It is November, and it is the month of the Holy Souls. Monday was the Commemoration of All the Faithful Departed, otherwise known as All Souls’ Day. I love this time of year and I particularly love the fact that we can spend a whole month praying for the dead. On Monday I said two Masses for the Holy Souls. One can say three, thanks to special papal permission dating back to 1915, which was given because of the high casualties of the First World War. Both Masses in this little parish were well attended, I am glad to say, despite the enveloping fog.
Many of my parishioners come from countries where devotion to the Holy Souls is very strong. Sadly for us, England is different, though it was not always thus. One of the most famous Oxford colleges, All Souls, was founded as a group of clerks who were charged with praying for the dead of the French Wars, in the reign of that most pious king, Henry VI. One of the founders was Archbishop Chichele of Canterbury, whose tomb in Canterbury is so striking. The upper level of the tomb shows the Archbishop fully vested, looking most splendid. The lower level shows a withered cadaver. The message is clear: death is the great leveler. “I was pauper-born,” reads the inscription, “Then to primate raised. Now I am cut down and served up for worms. Behold my grave.” The Archbishop constructed the tomb before he died, and its purpose is to serve not just as a momento mori, but also as a way of soliciting a prayer for the deceased.
I saw that tomb over thirty years ago, and have not seen it since: but I well remember uttering a prayer for the late Archbishop. He died in 1443: it is good to know that people can still pray for him. I hope people will pray for me too, after I die, and for many years to come.
The Reformation was a revolt against many things, but one thing in particular, the doctrine of Purgatory. Henry VIII destroyed the monasteries, which were communities charged with praying for the dead; he also suppressed the chantries, which were endowments for secular clergy to pray for the dead. There are still chantry chapels in England, but these are places where no Masses are now sung. I find these empty chantries inexpressibly sad, and a poignant reminder of our national apostasy. In the nineteenth century several great Catholics tried to restore this tradition, such as AW Pugin. The greatest modern chantry in the land is that built over the tombs of the Emperor Napoleon III, the Empress Eugenie and the Prince Imperial, at Farnborough.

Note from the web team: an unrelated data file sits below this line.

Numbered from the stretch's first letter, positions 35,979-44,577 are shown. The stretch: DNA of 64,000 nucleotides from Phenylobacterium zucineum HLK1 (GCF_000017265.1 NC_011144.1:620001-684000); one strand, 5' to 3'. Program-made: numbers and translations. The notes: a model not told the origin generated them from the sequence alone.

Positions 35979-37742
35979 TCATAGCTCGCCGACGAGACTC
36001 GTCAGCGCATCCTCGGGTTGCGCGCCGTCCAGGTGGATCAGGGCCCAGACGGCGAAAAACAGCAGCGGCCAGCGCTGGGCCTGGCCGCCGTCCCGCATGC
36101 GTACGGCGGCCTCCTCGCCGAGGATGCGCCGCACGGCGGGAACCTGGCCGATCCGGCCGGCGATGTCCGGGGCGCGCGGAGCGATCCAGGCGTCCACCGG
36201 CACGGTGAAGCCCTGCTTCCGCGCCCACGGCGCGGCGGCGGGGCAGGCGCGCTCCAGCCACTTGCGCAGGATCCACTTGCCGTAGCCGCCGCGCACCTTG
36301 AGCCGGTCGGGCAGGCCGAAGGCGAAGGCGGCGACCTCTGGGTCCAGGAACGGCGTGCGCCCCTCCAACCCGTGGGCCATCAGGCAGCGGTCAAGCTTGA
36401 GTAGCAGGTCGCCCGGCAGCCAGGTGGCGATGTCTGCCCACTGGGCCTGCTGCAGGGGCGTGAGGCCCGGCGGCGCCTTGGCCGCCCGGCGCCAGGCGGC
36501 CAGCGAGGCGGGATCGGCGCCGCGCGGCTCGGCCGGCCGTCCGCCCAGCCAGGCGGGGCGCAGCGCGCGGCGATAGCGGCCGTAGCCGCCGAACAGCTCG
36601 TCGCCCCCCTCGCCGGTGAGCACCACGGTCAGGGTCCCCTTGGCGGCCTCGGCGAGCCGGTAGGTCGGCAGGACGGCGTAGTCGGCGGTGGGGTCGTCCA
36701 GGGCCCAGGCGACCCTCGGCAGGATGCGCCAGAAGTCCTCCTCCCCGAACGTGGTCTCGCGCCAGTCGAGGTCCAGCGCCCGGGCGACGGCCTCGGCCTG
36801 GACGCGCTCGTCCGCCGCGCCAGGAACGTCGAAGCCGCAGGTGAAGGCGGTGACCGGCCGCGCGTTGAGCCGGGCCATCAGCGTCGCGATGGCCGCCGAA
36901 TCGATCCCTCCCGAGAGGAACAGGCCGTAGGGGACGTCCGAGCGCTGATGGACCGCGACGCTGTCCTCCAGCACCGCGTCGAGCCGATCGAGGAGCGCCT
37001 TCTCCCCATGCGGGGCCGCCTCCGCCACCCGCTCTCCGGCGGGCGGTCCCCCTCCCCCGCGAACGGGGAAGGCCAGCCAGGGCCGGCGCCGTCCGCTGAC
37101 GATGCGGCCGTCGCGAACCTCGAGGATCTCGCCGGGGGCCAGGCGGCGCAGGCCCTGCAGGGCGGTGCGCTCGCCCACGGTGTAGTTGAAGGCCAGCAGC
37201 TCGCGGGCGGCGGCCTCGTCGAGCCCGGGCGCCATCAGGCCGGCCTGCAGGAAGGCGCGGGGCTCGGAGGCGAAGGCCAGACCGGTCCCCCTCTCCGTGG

In trying to eradicate the doctrine of Purgatory, the Protestant reformers took from ordinary people what must have been their greatest comfort. When someone dies, you can no longer do anything for them, and you may very well regret all the things you should have done but failed to do for them while they were alive. If you can pray for their soul, this means that you have the comfort of helping them after their death, which is a huge aid to those who mourn.
The other comfort about Purgatory is this. We have to be perfect to see God, and we know full well we are not. Purgatory means that we can be purified and purged after death, and thus come to see God. We cannot be sure of salvation, but we can be sure of the mercy of God.
In case you want to read a very good account of the theology of Purgatory, which I have not touched on, do read this by Mgr Charles Pope. In the meantime, please redouble your efforts to pray for the Holy Souls. Do what our ancestors did, pray for the living and the dead. Ignore the words of that annoying and opinionated sixth former, Lady Jane Grey, who told the spectators at her execution that they should only pray for her while she lived, and not once she was dead. She was wrong; our ancestors, and hers, were right.
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